totelling the timeten to 10 (9:50)
pasttelling the timeten past five (5:10)
to / till / untilthe beginning and end of a period of timefrom Wednesday to/till Friday
till / untilhow long something is going to lastHe is on vacation until Sunday
byindicating the latest something will happen by

up to a certain time

I will be done with work by 6 o’clock.

By 7 pm, I had finished my chores.

Preposition Exercises

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You must practice using prepositions to better your understanding of them. Simply reading through the information will not allow it to commit to memory for speaking, let alone an English proficiency test. Only by practicing preposition exercises will you acquire the skills to feel comfortable.

Ending with a preposition

Before you put yourself to the test, become familiar with spotting out incorrect usage of prepositions. See if you can spot out the mistake in the below sentences:

Where did he go to? Do you know where it is at?

In each of these, the question ends with a preposition. Remember, you ordinarily want to place the preposition before the object. There are some exceptions to this rule, but for the most part, it applies. Try instead the changes below:

Where did he go? Do you know where it is?

Like or as

Another hiccup is often the words “like” and “as.” Use “like” when saying something is similar to something else. Use “as” when comparing something to a verb. Which of the following sentences is the proper use of “like?”

You look like your mother.

You look like you are angry.

If you said the first one, you are correct. Again, think of replacing “like” with “similar.” Which sentence makes sense?

You look similar to your mother.

You look similar to angry.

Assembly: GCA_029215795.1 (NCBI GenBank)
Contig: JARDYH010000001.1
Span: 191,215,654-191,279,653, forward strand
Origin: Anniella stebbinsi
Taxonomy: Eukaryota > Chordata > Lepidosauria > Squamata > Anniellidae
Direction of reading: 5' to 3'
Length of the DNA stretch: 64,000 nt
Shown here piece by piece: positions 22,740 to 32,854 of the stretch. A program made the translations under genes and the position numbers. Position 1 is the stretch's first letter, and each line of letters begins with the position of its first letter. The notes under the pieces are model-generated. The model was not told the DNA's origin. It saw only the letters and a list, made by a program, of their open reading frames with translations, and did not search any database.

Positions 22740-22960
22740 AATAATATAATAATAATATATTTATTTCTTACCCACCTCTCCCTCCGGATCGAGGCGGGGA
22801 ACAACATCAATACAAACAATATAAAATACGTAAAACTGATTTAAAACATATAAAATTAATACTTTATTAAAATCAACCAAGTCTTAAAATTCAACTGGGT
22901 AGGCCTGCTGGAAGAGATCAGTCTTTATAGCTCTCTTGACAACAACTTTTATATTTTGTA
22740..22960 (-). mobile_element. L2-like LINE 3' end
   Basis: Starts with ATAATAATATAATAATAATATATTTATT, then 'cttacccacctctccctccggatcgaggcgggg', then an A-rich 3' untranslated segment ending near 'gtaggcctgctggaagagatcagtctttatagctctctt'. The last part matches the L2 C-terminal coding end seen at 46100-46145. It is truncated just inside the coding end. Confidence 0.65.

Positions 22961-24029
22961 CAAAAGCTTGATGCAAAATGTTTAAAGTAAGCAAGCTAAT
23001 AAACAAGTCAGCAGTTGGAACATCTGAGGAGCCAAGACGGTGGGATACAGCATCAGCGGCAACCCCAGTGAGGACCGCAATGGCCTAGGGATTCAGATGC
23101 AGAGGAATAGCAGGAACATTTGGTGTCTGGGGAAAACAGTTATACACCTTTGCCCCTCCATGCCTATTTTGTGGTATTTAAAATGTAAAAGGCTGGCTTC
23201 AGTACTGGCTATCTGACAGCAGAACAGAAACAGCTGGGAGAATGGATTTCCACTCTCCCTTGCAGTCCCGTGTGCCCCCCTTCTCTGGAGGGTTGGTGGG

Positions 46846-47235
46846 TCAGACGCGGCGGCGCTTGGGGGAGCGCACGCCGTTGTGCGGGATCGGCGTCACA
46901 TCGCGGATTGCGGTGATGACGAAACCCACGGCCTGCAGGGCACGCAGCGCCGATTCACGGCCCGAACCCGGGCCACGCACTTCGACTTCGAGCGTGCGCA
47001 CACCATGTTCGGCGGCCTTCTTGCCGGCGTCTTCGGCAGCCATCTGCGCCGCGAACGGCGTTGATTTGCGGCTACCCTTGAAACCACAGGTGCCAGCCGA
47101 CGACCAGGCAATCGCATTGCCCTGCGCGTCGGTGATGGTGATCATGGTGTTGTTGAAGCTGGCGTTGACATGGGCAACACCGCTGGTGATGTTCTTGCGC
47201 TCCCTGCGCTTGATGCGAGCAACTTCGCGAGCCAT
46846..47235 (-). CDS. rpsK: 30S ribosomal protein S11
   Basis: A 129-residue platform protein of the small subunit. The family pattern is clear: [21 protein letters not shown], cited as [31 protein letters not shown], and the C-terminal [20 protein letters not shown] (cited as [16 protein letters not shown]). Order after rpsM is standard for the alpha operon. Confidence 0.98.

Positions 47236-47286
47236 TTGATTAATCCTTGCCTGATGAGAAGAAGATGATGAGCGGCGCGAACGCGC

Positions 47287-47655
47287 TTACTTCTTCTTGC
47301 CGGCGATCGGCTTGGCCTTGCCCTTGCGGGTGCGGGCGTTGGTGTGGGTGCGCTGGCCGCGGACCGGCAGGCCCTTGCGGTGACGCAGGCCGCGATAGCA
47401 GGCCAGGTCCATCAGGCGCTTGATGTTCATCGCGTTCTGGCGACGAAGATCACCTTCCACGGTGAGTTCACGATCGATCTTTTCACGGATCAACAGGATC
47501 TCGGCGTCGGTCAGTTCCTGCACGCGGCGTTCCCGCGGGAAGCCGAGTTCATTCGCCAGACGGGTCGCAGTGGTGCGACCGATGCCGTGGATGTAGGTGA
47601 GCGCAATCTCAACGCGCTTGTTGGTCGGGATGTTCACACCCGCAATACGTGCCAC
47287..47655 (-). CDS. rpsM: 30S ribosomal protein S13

The first one makes sense. Moreover, if you add “do” or “does” to the end of the sentence, the preposition may no longer be modifying the same subject. For example, in the first sentence, if you wrote, “you look like your mother does,” you would need to change “like” to “as” because no one says, “you look similar to your mother does.”

When not to use of and from

“Of” is often misused. When using the preposition of, make sure the verb “have” is not really what you are requiring. For example, “I should of taken the money to the bank,” should be written as “I should have taken the money to the bank.”

“From” is another tricky one. Skilled linguists will insist the phrase “different than” is rewritten as “different from” when at all possible. For example, “that shirt is different than the others,” should instead be, “that shirt is different from the others.”

In verses into

This rule is often one that is mixed up in the speech of even most native English speakers. When using “into,” pair it with movement towards something. In contrast, “in” is used when talking about a location.

Compare the two sentences below and their meanings:

She is walking on the street.

She walked into the street.

The first sentence means she is going for a walk on the street. The second says she has walked onto the street, maybe from her yard or out of the car.

Exercises to practice prepositions

With so many different types of prepositions and rules, it can be overwhelming to imagine taking an English proficiency test. Not to worry, there are plenty of places to pull up sample exercises for practice.

The English Page has numerous online practice preposition tests. English Grammar Online is another resource. Downloadable, amusing worksheets can be found at English-grammar.at. Englishpage.com is an extra resource for online practice problems.

If you are studying for an English proficiency test and need your skills to be in the best shape possible, start with the common prepositions and work up to the more advanced skills. Practice with worksheets a few times a week until you feel comfortable and as if prepositions were nothing more than a walk in the park. Did you catch the preposition there?

Everything You Need To Know About Prepositions — iTEP (2024)